Патент USA US2405008код для вставки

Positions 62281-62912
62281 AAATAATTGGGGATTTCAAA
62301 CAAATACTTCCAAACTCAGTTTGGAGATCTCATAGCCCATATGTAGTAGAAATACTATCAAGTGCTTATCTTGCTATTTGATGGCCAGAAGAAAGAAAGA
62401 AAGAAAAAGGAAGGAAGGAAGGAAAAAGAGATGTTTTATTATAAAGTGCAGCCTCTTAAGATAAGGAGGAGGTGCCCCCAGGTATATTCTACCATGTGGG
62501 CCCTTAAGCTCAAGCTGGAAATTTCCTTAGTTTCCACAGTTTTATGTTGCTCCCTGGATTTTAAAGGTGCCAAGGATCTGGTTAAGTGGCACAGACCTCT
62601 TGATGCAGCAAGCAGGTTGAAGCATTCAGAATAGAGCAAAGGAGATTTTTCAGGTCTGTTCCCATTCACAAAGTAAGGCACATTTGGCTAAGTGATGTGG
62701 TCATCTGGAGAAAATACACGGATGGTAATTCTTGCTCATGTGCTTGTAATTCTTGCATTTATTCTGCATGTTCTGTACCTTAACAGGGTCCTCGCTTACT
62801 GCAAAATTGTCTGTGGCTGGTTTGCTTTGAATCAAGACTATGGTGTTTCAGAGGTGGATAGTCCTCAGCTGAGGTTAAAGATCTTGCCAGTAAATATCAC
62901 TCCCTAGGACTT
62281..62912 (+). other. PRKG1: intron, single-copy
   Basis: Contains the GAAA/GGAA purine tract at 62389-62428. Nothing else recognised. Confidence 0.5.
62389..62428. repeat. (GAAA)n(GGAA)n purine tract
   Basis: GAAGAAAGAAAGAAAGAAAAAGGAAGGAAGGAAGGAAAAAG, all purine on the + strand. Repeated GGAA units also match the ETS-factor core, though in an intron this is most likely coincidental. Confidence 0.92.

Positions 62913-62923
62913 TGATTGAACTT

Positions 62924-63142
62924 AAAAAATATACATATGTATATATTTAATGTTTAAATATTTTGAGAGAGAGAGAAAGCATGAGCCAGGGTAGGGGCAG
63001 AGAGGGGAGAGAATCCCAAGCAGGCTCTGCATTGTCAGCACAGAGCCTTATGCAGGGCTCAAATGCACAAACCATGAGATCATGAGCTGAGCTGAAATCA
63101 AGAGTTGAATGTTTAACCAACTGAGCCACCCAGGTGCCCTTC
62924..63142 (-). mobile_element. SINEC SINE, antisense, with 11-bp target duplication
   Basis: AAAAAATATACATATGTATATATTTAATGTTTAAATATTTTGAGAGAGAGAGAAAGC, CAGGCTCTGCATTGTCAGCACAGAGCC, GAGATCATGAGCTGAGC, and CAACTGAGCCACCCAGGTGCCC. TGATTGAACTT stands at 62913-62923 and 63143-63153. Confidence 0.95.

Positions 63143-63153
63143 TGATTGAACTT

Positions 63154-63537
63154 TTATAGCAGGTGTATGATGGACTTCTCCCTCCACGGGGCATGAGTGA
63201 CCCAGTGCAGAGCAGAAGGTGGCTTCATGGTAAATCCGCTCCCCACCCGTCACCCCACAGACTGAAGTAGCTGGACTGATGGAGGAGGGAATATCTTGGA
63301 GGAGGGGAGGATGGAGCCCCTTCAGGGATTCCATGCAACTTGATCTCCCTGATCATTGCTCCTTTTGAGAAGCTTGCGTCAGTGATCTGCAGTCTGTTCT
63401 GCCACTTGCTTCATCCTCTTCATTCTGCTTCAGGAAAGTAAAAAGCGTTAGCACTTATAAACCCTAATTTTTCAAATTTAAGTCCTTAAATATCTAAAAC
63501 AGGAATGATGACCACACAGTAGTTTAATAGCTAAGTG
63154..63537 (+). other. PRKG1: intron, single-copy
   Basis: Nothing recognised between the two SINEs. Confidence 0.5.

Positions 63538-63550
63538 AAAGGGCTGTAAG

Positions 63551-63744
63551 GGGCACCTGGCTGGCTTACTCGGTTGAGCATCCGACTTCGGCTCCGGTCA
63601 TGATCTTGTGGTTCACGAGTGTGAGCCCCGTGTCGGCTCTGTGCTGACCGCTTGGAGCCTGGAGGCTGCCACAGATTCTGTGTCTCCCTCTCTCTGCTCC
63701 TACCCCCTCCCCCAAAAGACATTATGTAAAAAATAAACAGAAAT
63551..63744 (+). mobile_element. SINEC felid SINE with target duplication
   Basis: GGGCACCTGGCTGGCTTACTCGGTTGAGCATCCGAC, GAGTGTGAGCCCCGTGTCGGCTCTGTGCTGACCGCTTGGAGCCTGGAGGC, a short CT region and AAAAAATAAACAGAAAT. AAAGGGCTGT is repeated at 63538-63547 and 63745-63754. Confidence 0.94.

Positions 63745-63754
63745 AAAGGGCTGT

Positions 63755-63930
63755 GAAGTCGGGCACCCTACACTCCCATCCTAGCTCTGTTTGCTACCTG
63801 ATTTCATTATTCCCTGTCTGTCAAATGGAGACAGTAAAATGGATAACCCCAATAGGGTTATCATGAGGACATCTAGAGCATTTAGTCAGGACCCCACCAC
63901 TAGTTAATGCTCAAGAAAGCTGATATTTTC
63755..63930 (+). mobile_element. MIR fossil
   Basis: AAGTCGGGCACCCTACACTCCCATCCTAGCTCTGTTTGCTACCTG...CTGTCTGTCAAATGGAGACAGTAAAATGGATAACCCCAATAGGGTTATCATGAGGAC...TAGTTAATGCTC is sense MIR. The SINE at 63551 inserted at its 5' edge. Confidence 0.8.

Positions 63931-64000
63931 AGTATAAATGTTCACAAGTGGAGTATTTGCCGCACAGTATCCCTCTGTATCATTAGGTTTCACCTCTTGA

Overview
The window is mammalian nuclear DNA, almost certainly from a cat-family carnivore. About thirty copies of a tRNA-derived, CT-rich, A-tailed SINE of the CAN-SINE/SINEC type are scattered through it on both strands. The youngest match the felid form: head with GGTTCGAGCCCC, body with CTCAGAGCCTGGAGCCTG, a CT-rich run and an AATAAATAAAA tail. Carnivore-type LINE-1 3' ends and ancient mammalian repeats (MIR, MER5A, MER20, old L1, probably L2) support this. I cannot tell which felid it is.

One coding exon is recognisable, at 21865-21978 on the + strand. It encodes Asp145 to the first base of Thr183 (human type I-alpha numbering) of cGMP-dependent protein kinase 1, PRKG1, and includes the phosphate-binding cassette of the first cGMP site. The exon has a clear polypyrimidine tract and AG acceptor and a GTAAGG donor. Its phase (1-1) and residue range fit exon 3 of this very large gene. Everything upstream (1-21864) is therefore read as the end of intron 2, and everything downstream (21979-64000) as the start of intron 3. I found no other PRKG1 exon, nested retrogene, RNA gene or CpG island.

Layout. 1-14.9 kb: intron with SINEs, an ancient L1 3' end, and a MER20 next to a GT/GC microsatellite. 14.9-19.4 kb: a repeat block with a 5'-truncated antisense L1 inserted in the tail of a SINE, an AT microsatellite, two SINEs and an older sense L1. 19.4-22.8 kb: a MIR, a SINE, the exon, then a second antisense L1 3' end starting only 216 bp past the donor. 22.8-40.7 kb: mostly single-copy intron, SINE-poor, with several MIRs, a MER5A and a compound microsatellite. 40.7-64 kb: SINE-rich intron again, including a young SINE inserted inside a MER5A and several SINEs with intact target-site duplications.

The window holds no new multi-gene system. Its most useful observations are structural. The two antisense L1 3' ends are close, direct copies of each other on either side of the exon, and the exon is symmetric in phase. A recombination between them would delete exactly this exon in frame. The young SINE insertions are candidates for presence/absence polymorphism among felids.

2,405,008 Patented July 30, 1946 ' UNITED STATES PATENT OFFICE 2,405,008 ' TREATMENT OF ORIENTED HALOGEN CONTAINING POLYMERS Kenneth Lester Berry, Hockessin, and Julian Werner Hill, Wilmington, Del., assignors to E. I. du Pont de Nemours & Company, Wilming ton, Del., a corporation of Delaware No Drawing. Application September 21, 1943, Serial No. 503,236 12 Claims. (Cl. 8-1155) 1 This invention relates to oriented synthetic ?bers, ?lms, foils, tapes, tubes, etc., prepared from halogen-containing polymers of vinyl and vinyli dene compounds. ' . 2 temperature) in solvents for the untreated poly mer. With polymers which before treatment soften below 135-150° C., the ?ber or other shaped object is heated under tension at a temperature It is'know-n that halogen-containing vinyl and Cl close to but below the softening point of. the poly mer, and the treating temperature is raised, but vinylidene polymers can be made into ?laments, always below the then softening point of the pol ?lms, foils, tapes, tubes, etc., which may be‘ori ymer to 135-150° C. and maintained at that tem ented by stretching to give strong, ?exible ?bers. perature for at least 15 minutes or until the pol In general, ?bers, ?lms, foils, tapes, and tubes thus prepared from most of these polymers would 10 ymer is insoluble in solvents for the untreated polymer. be commercially attractive because of relatively The halogen-containing vinyl or vinylidene pol low cost and resistance to chemicals and combus tion were it not for the fact that they shrink or ymer is melt, dry, or wet spun into ?laments. In a few specialized uses. ‘It is not unusual to have to force the fluid material through small open oriented ?bers, ?lms, foils, tapes, tubes, etc., of halogen-containing vinyl polymers start to shrink the form of ?laments which are cooled and me melt spinning the polymer is heated to the sof retract excessively-when exposed to the only mod erately high temperatures‘ encountered in all but 15 tening point and sui?cient pressure is applied at about 70° C. and to shrinkas much as 60-80% in boiling water. ings in a spinneret. The extruded polymer is in chanically wound on a bobbin which may be op The disadvantages attendant 20 erated at various speeds. Those polymers which with the general use of such-?bers in textiles are many. Articles prepared from them cannot be placed in the usual 100° C. dye bath, laundered in hot water, used to ?lter hot fluids, or ironed without shrinking them to such an extent that 25 they are no longer useful. Several methods of reducing the heat shrinkage of these ?bers have heretofore been tried, but the results have not cannot be readily melt spun because of an ex cessive rate of decomposition at the temperature where they are su?iciently ?uid to permit extru sion are preferably dry or wet spun. In dry spin ning the polymer is dissolved or dispersed in a suitable solvent which is forcedthrough a ?la ment-forming spinneret into a heated gas zone where the solvent evaporates leaving solid ?la ments of the polymer. Wet spinning is similar been entirely satisfactory. .Thus threads have been heated under tension to approximately their 30 except that the solution, instead of being spun into a chamber of gas. is‘extruded into a liquid softening point but noincrease in softening point nor in resistance to organic solvents was obtained and the shrinkage was severe at temperatures ap preaching the softening point. The same is true - for foils, tapes, tubes, ?lms, etc. which is a non-solvent for the polymer but dis solves the solvent used for preparation of the spinning solution. The liquid ?laments are thereby solidi?ed and may be wound on a bobbin. Following the spinning operation, the ?laments may or may not be twisted together before the of the heat shrinkage of halogen-containing vinyl thread is drawn or stretched to produce molecu polymer ?laments. Another object is the ele lar orientation along the longitudinal axis of the vation of the normally low softening points of such polymers. A further object is an increased 40 ?ber. The drawing can be done by unwinding the filaments from the spinning bobbin, passing resistance to chemicals. A still further object is This invention has as an object the reduction them through an inert ?uid held at a suitable a decrease in the thermoplasticity of ‘oriented shaped objects. Another object is an increased _ temperature usually higher than room tempera ture and'winding them on a second bobbin op tensile strength of these objects ‘at elevated tem-. peratures. Other objects will appear hereinafter. ' crating ata greater peripheral speed than the ?rst bobbin. This stretching operation is a vital These objects are accomplished by the follow ing invention wherein'an oriented shaped object, i. e. a ?ber, ?lmgtape, foil, or tube of a halogen» containing linear polymer of a monoethylenic vinyl or vinylidene compound having the halogen ' attached to 'intralinear carbonis cured, while maintained under su?icient tension to prevent - any substantial retraction thereof, by heating, in the presence of a curing agent for the polymer, at 135-150’ C. until the polymer is insoluble (room ' feature in the production of useful textile ?bers from the vinyl resins, because it serves the dual purpose of increasing the tensile strength, and of conferring on the ?bers the property of true elasticity. By means of the stretching operation the two important properties of tenacity and elongation may be controlled and varied almost at will. . > _ The heat shrinkage oi the oriented ?bers is de 3 2,406,008 4 creased by aftertreatments and the present in of melt spun ?bers in the presence of an agent which will cure these polymers may also be ap plied to wet or dry spun ?bers regardless of whether or not any curing agent was previously added to the spinning solution. vention is particularly concerned with the re duction of the heat shinkage of oriented ?bers prepared in any of the aforementioned ways from halogen-containing linear polymers of monoeth lylenic vinyl and vinylidene compounds. It is known that such polymers, even those having completely saturated molecular chains, can be The temperature of the heat treatment is grad ually increased as previously described until a temperature of preferably 135-150" C. is reached. The treatment at this temperature is continued vulcanized by special procedures developed for these substances. This process has not hereto fore been applied to oriented ?bers of the ma 10 until the desired results are achieved. terials because there was no known method of effecting the cure in order to obtain the valuable improvements in properties described hereinafter while retaining the desirable characteristics achieved by orientation of the ?bers. This in vention provides a method for applying the proc ess of vulcanization to oriented ?bers of halo~ This usu ally requires between 1A. and 2 hours. At the ex piration of the treatment the fibers are rinsed if necessary, and they are then ready for further textile processing or use. The more detailed practice of the invention is illustrated by the following examples, wherein parts given are by weight. There are, of course, many forms of the invention other than these gen-containing linear vinyl and vinylidene poly speci?c embodiments. mers in order to obtain strong, resilient, and 20 Example I elastic ?bers, which still show molecular orien tation by X-ray diffraction and which have im A mixture of 50 parts of a copolymer of 95 proved stability to heat and solvents. parts vinyl chloride with 5 parts of-diethyl fume. The preferred mode of operation of this in- ' rate and 1 part each of magnesium oxide and a vention is as follows: to the solution or disper 25 condensation product of butyraldehyde and ani sion of the polymer intended for wet or dry spinning at least 1 part of curing agent or agents for each 100 parts of polymer in the solution is added. After the polymer is spun and drawn in the usual manner of preparing oriented ?bers, 30 line sold commercially as “Accelerator 808" is milled until homogeneous on standard rubber mill rolls at a temperature of 80-100° C. Ten parts of this mixture is placed in 50 parts of cyclohexanone which is maintained at 100° C. retract to any substantial extent, and they are results. This dispersion is cooled to room tem perature and spun in the manner of wet spin ning into a coagulating bath comprising 5 parts of water in one part of methanol. The ?laments the latter are wound von a bobbin so they cannot then heat treated. The heat treatment is pref erably performed in a high boiling liquid which has no solvent or swelling action on the ?bers. Kerosene, mineral oil, or glycerol can usually be and stirred until_ a uniform, viscous dispersion formed therein are wound on glass bobbins and employed. The bobbin-wound ?bers containing soaked overnight in water at room temperature. the curing agents are placed in the heating me The ?laments are stretched to eight times their dium while it is at a temperature below which original length in boiling water and cooled while the ?bers would break, as determined by a pilot 40 held at constant length. That orientation of test, and the temperature of the ?uid is slowly the structural units in the ?bers results from increased at approximately the same rate or a the stretching process is revealed by their X-ray rate slower than that at which the temperature diffraction pattern. The oriented ?bers are of zero tenactiy of the ?bers is increased. This heated at constant length for three hours at rate of heating is readily determined by trial on 45 100° 0. followed by 1.5 hours at 125° C. and ?nally a small sample of the ?ber. It is essential that for 0.8 hour at 150° C. Following the heat treat the rate of elevation of the curing temperature ment at each of the various temperatures, the does not exceed the rate of increase of the soften temperature of zero tensile strength of the fiber ing point of the polymer, i. e. the temperature is determined on a small sample in order to ascer of zero tensile strength since otherwise the ten 50 tain what temperature can be tolerated in the sioned ?bers break. The curing temperature succeeding heat treatment. The treated ?ber must be raised to l35—150° C. to effect curing in shrinks only 15% during 5 minutes’ immersion in the shortest possible time. In the case of ?bers, boiling water, whereas the fiber before curing etc., initially having a softening point above 150° shrinks 48%. Attempts to similarly heat treat C., the treatment can be carried out by heating ?bers prepared in the absence of the amine-al at 135-150° C. without the preliminary gradual dehyde condensation product and magnesium 0x increase in the treating temperature. ide are unsuccessful in that they break when a The curing agent cannot be incorporated be temperature of about 105° C. is surpassed. forehand in those polymers intended for melt Example 11 spinning because the heating involved brings about the curing of the polymer, resulting in a A mixture comprising 2.5 parts of the copoly composition which is not melt spinnable. The mer of Example I, 0.025 part of phenoxypropylene process of this invention is preferably applied to oxide stabilizer, 0.050 part of magnesium oxide melt spun and oriented halogen-containing vinyl and 0.075 part of “Accelerator 808” is stirred in or vinylidene resin ?bers as follows: the ori ented ?bers prepared in the usual manner are 11.4 parts of cyclohexanone at 100°‘ C. until a uni form, viscous dispersion results. This is wet spun heat treated as before in the high boiling ?uid to at room temperature into a methanol coagulating which has been added at least one part of the bath. The resulting ?laments are washed in curing agent for each 100 parts of the heat trans water and drawn at a ratio of 8.5 in boiling water. fer liquid. The agent and heating medium are 70 The ?bers at this stage are oriented, have a _ so chosen that the former is soluble in the liquid tenacity of 2.1 g./d. (grams per denier) at 21% at least at temperatures of 100° C. and above, elongation, shrink 58% in boiling water, stick to and the ?bers to be treated are not dissolved, a metal block at 110% C., lose all strength at swollen, or chemically attacked by the medium. about 105° C., and dissolve in cyclohexanone at This method described for the heat treatment 75 ordinary temperatures. The oriented ?bers are Example VI held at constant length ‘and heat treated. in air, the temperature being raised to. lob-110° C. over about 10-15 minutes and maintained at that tem perature for 20-15 minutes. The ~temperature of Samples of the untreated ?bers of Example V ‘are solution held of at 1.5 constant parts of length dicyclopentamethylenefor one hour in a . heat treatment is then slowlyraised to 145° C. thiuram tetrasul?de, known commercially as taking the precautions indicated in Example I. "Tetrone A," in 98.5 parts of kerosene maintained Heating at 145° C. is continued for 0.5 hour. The at 135° C. The treated ?bers shrink only 1% in treated, oriented ?bers have a tenacity of l.'l.v boiling water and do not soften below 200° C. g./d. at 18% elongation, shrink only 17% in boil They are insoluble in cyclohexanone at 100° C. ing water, stick to a metal block at temperatures 10 Untreated ?bers shrink 9% in boiling water, above 153’ C., retain structural strength above soften at about 150° C., and dissolve completely 150° C., and are only swelled by immersion in _~ in cyclohexanone at 100°C. cyclohexanone at‘ 100‘? C. ' Application of the process of this invention is - - ~ Samples of the unoriented ?laments contain not limited to the polymers previously vmentioned. ing the curing agents, before stretching, are heat 15 It is applicable to any oriented halogen-contain ing polymer of a monoethylenic vinyl or vinyl-. treated-as before‘. The ?laments can be stretched in boiling waterto a ratio of ‘about 6.0 but they ideae compound which polymer is capable-o1’ be shrink 60%‘ in boiling water. This demonstrates - ing oriented by-stretching. Examples of orient the necessity for orienting the ?bers by stretch ~able, halogen-containing vinyl polymers are: ing before applying the process of this invention in order to obtain orient ed ?bers having reduced polyvinylv chloride, which is available commer cially; polyvinyl bromide (described, for example, in J. Russ. Phys-Chem. Soc., 44, 204 (1912), and J. Chem. Soc. 102, 280 (1912)); orientable poly manner similar to the above except thatq the ., vinyl ?uoride, prepared by polymerizing vinyl heat shrinkage. Fibers of this copoiymer are prepared ‘in a‘ curing agent is omitted from the composition. 25 fluoride in the presence of a small proportion of an organic peroxy compound at elevated tempera After orientation by stretching, they are heat treated at constant length for 2.5 hours at 100 ture and pressure, as described in application Be 105° C.,.the highest safe temperature of treat rial No. 510,966, ?led Nov. 19, 1943; poly-1,1-?uo robromoethylene (Bull. Sic. Acad. Roy. Belg, ment. The heat treated ?bers shrink 42% in boiling water, i. e.,_ satisfactory results are not 30 1909, 728); chlorinated polyethylene (U. S. Pat obtained in the absence of the curing agents. ent 2,183,556); and after-chlorinated polyvinyl chloride such as the product known as “Igelite Bramble m PC,” (Ger. Pat. 596,911). Some examples of Oriented ?bers of polyvinylidene fluoride are vinyl halide copolymers are: vinyl chloride/di prepared as follows: 7 parts of- the polymer is 35 ethyl fumarate polymers (U. S. Patent 1,945,307) ; dissolved in 28 parts of dimethylformamide and ; vinyl chloride/vinyl ester polymers, known‘ com mercially as the “Vinylites"; vinyl ?uoride/ole this solution is wet spun into water at r'oomtemr perature. Orientation of the ?laments is achieved " ?nic hydrocarbon polymers such as are described by stretching to 4.3 times the ‘original length in in application'Serial No. 510,965, ?led Nov. 19, 1943.; and vinyl chloride/ethylene polymers (ap-v glycerol at 125° C. The ?bers shrink 9.5% in boil plication Serial No. 383,556, ?led March'l5, 1941). ing water, stick to a metal blockat 170° C. and‘ Representative examples‘ of vinylidene halide‘ lose all tensile strength at 195° C. The ?bers are treated at constant length for 0.5 hour in a solu tion of 5 parts “Accelerator 808” in 95- parts of ' polymers and copolymers are: polyvinylidene. - chloride (U. S. Patent 2,160,903); polyvinylidene mineral oil at 150° C. The treated ?bers shrink 45 bromide (Jahresber, 1860, 431); orientable poly 3.6% in boiling water, stick to a metal block at ‘ vinylidene ?uoride, as described in application 190° C., have zero tenacity at above 250° C., and _ Serial No. 531,986, ?led April 20, 1944‘; interpoly are only swelled in dimethylformamide at room Before heat treatment the ?bers‘ temperature. ’ have a tenacity-of 1.1 g./d. at 12.5% elongation, and after treatment the tenacity is 1.0 g./d. at holagenated ethylenes, described in application Serial No. 524,300, ?led Feb. 28, 1944; vinylidene mers of. vinylidene ?uoride with ethylene and - chloride/vinyl chloride copolymers, known com mercially as “Saran”; vinylidene chloride/acrylo nitrile polymers, described in application Serial No. 425,206, filed Dec. 31, 1941; copolymers of Oriented ?bers of chlorinated polyvinyl chlo 55 vinylidene chloride with unsaturated, polymer iz'able ketones described in application Serial No. ride known as “Igelite PC” are held at constant 349,000, ?led July 31, 1940; and the interpoly length in a solution of 5 parts “Accelerator 808” mers of vinyl chloride described in U. S. Patent in 95 parts of kerosene which is slowly brought, 2,278,415. In addition to ?bers, the oriented in the manner of Example I, to a temperature of 145-150° C.’ during- a period of 0.5 hour and held 60 shaped objects to which the process of the in at this temperature for a similar period. The . vention is applicable include ?lms, foils, ribbons, tapes, tubes, etc., regardless of whether oriented treated ?bers do not shrink in boiling Water, have 10.5% elongation. - ’ Example IV . ‘ , a softening temperature above 250° C. and are by stretching or rolling. insoluble in cyclohexanone. The untreated, ori . The polymer may be modi?ed with‘ stabilizers _ ented ?bers shrink 50% in boiling water, soften 65 such as phenoxypropylene oxide and stearyl amine;'plasticizers such as dibutyl phthalate, sul at about 85-90” C., and are soluble in cyclohex fur, and tricresyl phosphates; delusterants such as titanium dioxide; ?llers and extenders such as Example V clay and whiting; hydrogen halide acceptors such Oriented ?bers of a copolymer of vinylidene 70 as metal oxides; reinforcing agents such as car anone. _ ' . chloride and vinyl chloride known as "Saran_” are treated by the method of Example IV. They do not shrink in boiling water and soften above 250° C. Untreated, oriented ?bers shrink about 9% in boiling water and soften at about 150° C. bton black; pigments such‘ as cadmium sul?de; e c. . - The choice, amount, and manner of bringing the curing ‘agent or agents into contact with the polymer may be widely varied and they may be 2,406,008 7 8 employed singly or in combination in amounts ranging from 01-15% of the weight of the poly mer. The preferred amounts are in the range 0.25-10%. The agent may be milled into the polymer, added to the spinning dope, added to the entirely possible to operate the process continu ously. This is accomplished by passing the article at the appropriate rate through successive heat ing zones, each one of which is maintained at a temperature higher than that of the preceding zone through which the article passed. Oriented ?bers of halogen-containing vinyl polymers treated by the process of this invention coagulating bath‘, incorporated by-impregnation from solutions, Or sprayed onto-the polymer. Oriented polymer may be treated by the vapor of the more volatile substances. ' Any curing agent for halogemcontaining POLY mers of vinyl and vinylidene compounds may be used. Many such agents are known in the art. In addition to the curing agents above disclosed (other terms used in the art are vulcanizing agents, petronizing agents, insolubilizing agents), there may be employed the aliphatic aldehyde aromatic amine products of U. S. Patent 2,117,591, 10 have low heat shrinkage, higher softening tem~ peratures, higher solvent resistance, and de creased thermoplasticity. They are therefore of greater utility than heretofore for the manufac ture of such things as Wearing apparel, ?lter fab ric, cordage, bristles, leaders, nets, screens, etc. Because of their resistance to combustion they are particularly useful for awnings, draperies, ,curtains, mattress covers, upholstery fabrics, e. g., the condensation product of butyraldehyde decorative fabrics, tarpaulins, tents, Working with‘ aniline or of acetaldehyde with para-tolu clothing, gloves, etc. Oriented ?lms, foils, tapes, idine; the water-soluble sul?des, such as sodium 20 etc., are useful as moisture and ?ame-resistant sul?de or potassium sul?de, of . U. S. Patent 2,070,443; the thiuram tetrasul?des, such as di pentamethylenethiuram tetrasul?de, of U. S. Pat ' ent 2,274,616; the “petronizing” agents of U. S. Patent 2,148,831, among which are the ureas, e. g.. urea itself and N-alkylureas; the, thioureas, e. g., di-ortho-tolylthiourea; the dithiocarbamic acids, ,wrapping ?lm, containers, curtains, umbrellas, gaskets, electrical insulation, belting, capes, dish covers, raincoats, etc. Oriented tubing prepared from treated polymers can carry a wider variety of liquids than heretofore possible and is usable at higher temperatures. The term “hetero atom” is used in the sense of e. g., pentamethylenedithiocarbamic acid; the Classi?cation Bulletin 85, page 8 and l—Iilditch— thiuram mono- and disulfides such as dimethyl Third Year Organic Chemistry, page 6 and to thiuram monosul?de or diethylthiuramdisul?de; 30 gether with the atomic Weight limitation “less the mercaptothiazoles, e. g, mercaptobenzothi than 33” indicates oxygen, nitrogen or sulfur. azole and zinc mercaptothiazole; the__ xanthates, The above description and examples are in e. g., zinc butyl xanthate; the guanidines, e. g, tended to be illustrative only. Any modi?cation diphenylguanidine, the guanidine salt of di of or variation therefrom which conforms to the methylamino dimethyldithiocarbamic acid, guan spirit of the invention is intended to be included ioline hydrochloride, etc. Inorganic materials within the scope of the claims. such as zinc oxide, magnesia, Zinc dust, sulfuric What is claimed is: acid and sulfur may also be employed. 1. A process for reducing the heat shrinkage The heat treatment is also subject to some of a shaped object of an oriented, halogen-con~ variation, both in regard to time and temperature 40 taining polymer of a monoethylenic unsaturated of treatment. These factors are varied depend compound having the halogen attached to intra ing upon the nature of the polymer, the curing linear carbon which comprises heating said agent or agents, and the degree of vulcanization shaped object with from 0.1% to 15%, based on and amount of attendant shrinkage reduction the weight of the polymer, of an organic curing desired. The initial temperature of treatment is agent having carbon attached by two bonds to always below that at which the rigidly held poly a hetero atom of atomic weightless than 33, by mer would break. The fastest rate of tempera at least one valence to nitrogen, said agent being ture increase is determined by the rate of curing selected from the class consisting of aliphatic of the material. The upper temperature limit is aldehyde-aromatic amine condensation products, set only by the thermal stability of the polymer or curing agent used but should be at least 15° 50 thiuram mono-, di-, and tetrasulfides, ureas, thio ureas, dithiocarbamic acids and salts thereof, C. above the original softening point, i. e., tem mercaptothiazoles, and guanidines, and under perature of zero tenacity of the polymer. tension at a temperature of 135-l50° C. after a The temperature of zero tenacity, which is in gradual increase of the treating temperature dicative of the softening or melting point of the which is kept close to but below the rising soften polymer, is determined by subjecting the oriented, ing point of the polymer until the polymer is in shaped article to a very small stress in the direc soluble in solvents for the untreated polymer. tion of orientation and maintaining this stress 2. A process for reducing the heat shrinkage 'while heating the object. Heating is continued of a ?lament of an oriented, halogen-containing until the temperature at which the article breaks polymer of a monoethylenic unsaturated com is attained. This is the temperature of zero tenacity. The term “substantial retraction” as used in this speci?cation means a retraction greater than about 10%. Su?icient tension to prevent this is pound having the halogen attached to intraiinear carbon which comprises heating said ?lament with from 0.1% to 15%, based on the weight of the polymer, of an organic curing agent having applied to the oriented, shaped article in the di 65 carbon attached by two bonds to a hetero atom of atomic weight less than 33, by at least one rection of the orientation, which is also the direc valence to nitrogen, said agent being selected tion in which the article was stretched or rolled from the class consisting of aliphatic aldehyde to produce the orientation. The amount of ten~ aromatic amine condensation products, thiuram sion required is, of course, a function of the mono-, di-, and tetrasul?des, urea-s, thioureas, chemical nature of the polymer, the temperature, dithiocarbamic acids and salts thereof, mercap and the cross sectional area of the article. tothiazoles, and guanidines, and under tension at Although the preferred mode of operation of a temperature of 135-150’ C. after a gradual in— this invention, involving'heat treatment of the crease of the treating temperature which is kept articles on bobbins, implies a batch process, it is close to but below the rising softening point of 2,405,008 9 10 the polymer until the polymer is insoluble in solvents for the untreated polymer. 3. Process for reducing the heat shrinkage of an oriented halogen-containing vinyl polymer ?lament which comprises heating the same under ing point of the ?lament until the temperature reaches 135-150° C. which temperature is then maintained for at least ?fteen minutes. tension and in contact with from 0.1 to 15%, based on the weight of the polymer, of an organic curing agent having carbon attached by two valences to a hetero atom of atomic weight less than 33, by at least one valence to nitrogen, said 7. Process for reducing the heat shrinkage of a ?lament of an oriented halogen-containing polymer of a monoethylenic unsaturated com pound which comprises heating said ?lament un der tension in intimate association with from 0.1 to 15%, based on the weight of the polymer, of 10 an aliphatic aldehyde-aromatic-amine condensa agent being selected from the class consisting of aliphatic aldehyde-aromatic amine condensation products, thiuram mono-, di-, and tetrasul?des, tion product at a progressively increasing tem perature below the progressively increasing sof tening point of the polymer until 135-150° C. is ureas, thioureas, dithiocarbamic acids and salts reached and maintaining the ?lament under ten thereof, mercaptothiazoles, and guanidines at a 15 sion at that temperature until the ?lament is progressively increasing temperature maintained insoluble in solvents for the uncured polymer. below the progressively increasing softening point 8. Process for reducing the heat shrinkage of of the ?lament until the temperature reaches a ?lament of an oriented halogen-containing 135-150° C. which temperature is then main polymer of a monoethylenic unsaturated com tained for at least ?fteen ‘minutes. 20 pound which comprises heating said ?lament un 4. Process for reducing the heat shrinkage of an oriented vinyl chloride polymer ?lament which comprises heating the same under tension and in der tension in‘ intimate association with from 0.1 to 15%, based on the weight of the polymer, of a butyraldehyde-aniline condensation product at a contact with from 0.1 to 15%, based on the weight progressively increasing temperature below the of the polymer, of an organic curing agent hav ing carbon attached by two valences to a hetero atom of atomic weight less than 33, by at least one valence to nitrogen, said agent being selected from the class consisting of aliphatic aldehyde aromatic amine condensation products, thiuram mono-, di-, and tetrasul?des, ureas, thioureas, dithiocarbamic acids and salts thereof, mercap tothiazoles, and guanidines at a progressively in creasing temperature maintained below the pro gressively increasing softening point of the ?la ment until the temperature reaches 135-150° C. which temperature is then maintained for at least ?fteen minutes. 5. Process for reducing the heat shrinkage of an oriented vinyl chloride polymer ?lament which comprises heating the same under tension and in 25 progressively increasing softening point of the polymer until 135-150° C. is lreached and main taining the ?lament under tension at that tem perature until the ?lament is insoluble in solvents for the uncured polymer. 9. Oriented shaped objects of a halogen-con 30 taining polymer of a monoethylenic unsaturated compound having the halogen attached to intra linear carbon of reduced heat shrinkage tendency obtained by the process of claim 1 and having a 35 softening point at least 15° C. higher than the untreated polymer and of at least 150° C. 10. Oriented ?laments ofa halogen-containing polymer of a monoethylenic unsaturated com pound having the halogen attached to intralinear 40 carbon of reduced heat shrinkage tendency ob contact with from 0.1 to 15%, based on the weight of the polymer, of an aliphatic aldehyde-aro matic-amine condensation product at a progres sively increasing temperature maintained below the progressively increasing softening point of the filament until the temperature reaches 135-l50° C. which temperature is then maintained for at least ?fteen minutes. 6. Process for reducing the heat shrinkage of an oriented vinyl chloride polymer. ?lament which comprises heating the same in contact with from 0.1 to 15%, based on the weight of the polymer, of a butyraldehyde-aniline condensation product at a progressively increasing temperature main 55 tained below the progressively increasing soften tained by, the process of claim 2 and having a softening point at least 15° C. higher than'the untreated polymer and of at least 150° C. 11. An oriented vinyl chloride polymer ?la ment of reduced heat shrinkage tendency ob tained by the process of claim 2 and having a softening point at least 15° C. higher than the untreated polymer and of at least 150° C. 12. An oriented shaped object of reduced heat shrinkage obtained by the process of claim 8 and having a softening point at least 15° C. higher than the untreated polymer and of at least 150° C. KENNETH LESTER BERRY. JULIAN WERNER HILL.